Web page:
Steve: The theme of this panel is keeping information security at the center of corporate strategy, but maybe dive a little bit into IT strategy as part of that bigger ecosystem.

Todd: I would say that information is critical to most if not all, businesses — Growers Edge is no exception. In a company similar to us, a financial services company, information is core to our business. It's actually the backbone of all of our products and services. As we started to morph into that type of a company a few years ago, it quickly became evident that we needed to beef up information security. Our board of directors, customers, senior leadership, and even prospects demanded that we do what we can to keep our information secure as well as information of our customers. We as an information security team work across the entirety of our company. We work with all of our different teams as well as our leaders to make sure they understand what our information security policies and procedures are, and we also make sure that they're involved in setting those policies and helping mitigate any gaps if we have them. As we roll out products to our customers, a lot of times they're asking, “What are you doing?” We'll touch on some of our security compliance a little later, but we've become SOC 2 compliant in the last few years — that is a big help when you're talking to some of these potential customers.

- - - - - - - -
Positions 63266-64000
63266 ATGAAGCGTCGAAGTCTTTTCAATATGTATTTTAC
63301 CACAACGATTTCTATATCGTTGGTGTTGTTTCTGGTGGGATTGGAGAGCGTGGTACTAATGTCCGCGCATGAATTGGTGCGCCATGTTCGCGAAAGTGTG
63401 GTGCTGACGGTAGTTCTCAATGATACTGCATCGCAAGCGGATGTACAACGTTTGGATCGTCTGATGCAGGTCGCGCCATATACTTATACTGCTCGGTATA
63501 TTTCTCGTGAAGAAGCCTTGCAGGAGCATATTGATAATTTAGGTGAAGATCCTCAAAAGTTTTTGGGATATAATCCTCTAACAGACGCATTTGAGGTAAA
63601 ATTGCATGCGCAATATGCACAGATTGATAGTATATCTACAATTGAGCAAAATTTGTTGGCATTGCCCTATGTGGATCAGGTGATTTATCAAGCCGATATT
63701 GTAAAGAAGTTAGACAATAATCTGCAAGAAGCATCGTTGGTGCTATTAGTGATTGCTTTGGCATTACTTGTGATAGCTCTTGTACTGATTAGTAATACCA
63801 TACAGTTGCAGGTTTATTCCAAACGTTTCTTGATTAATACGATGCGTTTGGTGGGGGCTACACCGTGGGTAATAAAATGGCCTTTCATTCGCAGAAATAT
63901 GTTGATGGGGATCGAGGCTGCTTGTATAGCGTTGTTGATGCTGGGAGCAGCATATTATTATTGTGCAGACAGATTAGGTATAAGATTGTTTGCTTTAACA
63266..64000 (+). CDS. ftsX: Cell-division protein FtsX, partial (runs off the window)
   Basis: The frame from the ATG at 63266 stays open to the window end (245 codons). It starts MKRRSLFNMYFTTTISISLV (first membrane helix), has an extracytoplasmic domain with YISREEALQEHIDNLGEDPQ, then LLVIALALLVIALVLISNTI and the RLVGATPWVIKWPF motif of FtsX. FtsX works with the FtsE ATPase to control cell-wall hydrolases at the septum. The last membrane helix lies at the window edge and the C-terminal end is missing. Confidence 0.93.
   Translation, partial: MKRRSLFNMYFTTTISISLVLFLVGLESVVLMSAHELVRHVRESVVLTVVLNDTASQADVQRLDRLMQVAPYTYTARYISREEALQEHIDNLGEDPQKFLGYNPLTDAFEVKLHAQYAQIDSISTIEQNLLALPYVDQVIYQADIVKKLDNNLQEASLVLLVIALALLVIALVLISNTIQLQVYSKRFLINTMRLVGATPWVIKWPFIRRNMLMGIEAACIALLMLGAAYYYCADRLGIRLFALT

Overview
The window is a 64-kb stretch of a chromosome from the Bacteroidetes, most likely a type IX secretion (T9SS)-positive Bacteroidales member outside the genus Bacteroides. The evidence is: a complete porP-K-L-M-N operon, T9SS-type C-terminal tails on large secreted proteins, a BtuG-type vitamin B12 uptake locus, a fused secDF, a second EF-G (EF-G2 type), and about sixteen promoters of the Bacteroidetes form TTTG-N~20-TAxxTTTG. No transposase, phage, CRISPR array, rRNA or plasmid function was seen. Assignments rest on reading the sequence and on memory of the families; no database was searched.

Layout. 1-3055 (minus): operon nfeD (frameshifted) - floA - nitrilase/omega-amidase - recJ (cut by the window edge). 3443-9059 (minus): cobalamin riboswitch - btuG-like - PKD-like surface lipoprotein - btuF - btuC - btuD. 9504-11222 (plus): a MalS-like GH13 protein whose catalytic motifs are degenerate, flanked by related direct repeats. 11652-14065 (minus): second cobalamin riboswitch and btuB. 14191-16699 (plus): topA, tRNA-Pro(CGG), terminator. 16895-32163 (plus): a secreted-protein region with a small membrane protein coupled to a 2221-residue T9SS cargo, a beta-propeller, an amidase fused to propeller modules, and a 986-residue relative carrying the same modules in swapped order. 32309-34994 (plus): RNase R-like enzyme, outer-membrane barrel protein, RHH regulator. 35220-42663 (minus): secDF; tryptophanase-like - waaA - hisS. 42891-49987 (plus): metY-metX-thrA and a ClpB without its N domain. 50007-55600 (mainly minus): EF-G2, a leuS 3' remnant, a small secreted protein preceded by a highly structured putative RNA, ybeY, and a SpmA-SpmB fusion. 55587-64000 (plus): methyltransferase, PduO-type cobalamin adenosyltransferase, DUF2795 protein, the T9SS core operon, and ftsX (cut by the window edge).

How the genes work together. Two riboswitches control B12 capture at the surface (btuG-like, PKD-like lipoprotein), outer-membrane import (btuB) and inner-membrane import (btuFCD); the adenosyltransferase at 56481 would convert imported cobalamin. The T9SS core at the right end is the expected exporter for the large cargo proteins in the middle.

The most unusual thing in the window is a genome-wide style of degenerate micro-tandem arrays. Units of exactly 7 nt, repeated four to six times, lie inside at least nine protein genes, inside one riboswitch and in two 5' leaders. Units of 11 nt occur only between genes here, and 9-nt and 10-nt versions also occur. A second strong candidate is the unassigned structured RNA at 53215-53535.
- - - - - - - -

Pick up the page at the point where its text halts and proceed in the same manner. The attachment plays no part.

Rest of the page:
David: So for us, it's a little bit more of a struggle. And part of that struggle is the fact that we're in high growth mode. When I started with the company years ago, we were roughly 300 employees. We're now pushing 1,200 if you include contractors. So, we're moving very quickly, and we're taking on new ventures on a daily basis. And so trying to keep information security at the forefront of what we're working on, and trying to keep it in front of our executive eyes, sometimes it's difficult, because sometimes you have this speed of delivery as well as trying to wrap that around the controls to try and keep everything in place and working forward. Earlier this year, we did a large roundtable event where we had more than 45 executives participating. It was interesting just trying to emphasize to them security, trying to keep it in everybody's eyes through training, through different things that can happen and working through events as they take place, that is how we try and keep everybody focused on it.

And acquisitions throw a huge wrinkle into things as we try and move forward. There have been times during an acquisition where we've said that there is going to be no involvement from a technology perspective, and then two seconds after the paperwork is signed, we're intertwined very heavily trying to get things working. But also working with new personalities, new technologies, new things that are out there and trying to roll them into the fold. It's a challenge. It's a challenge on a daily basis to keep everybody on the same page and trying to move forward.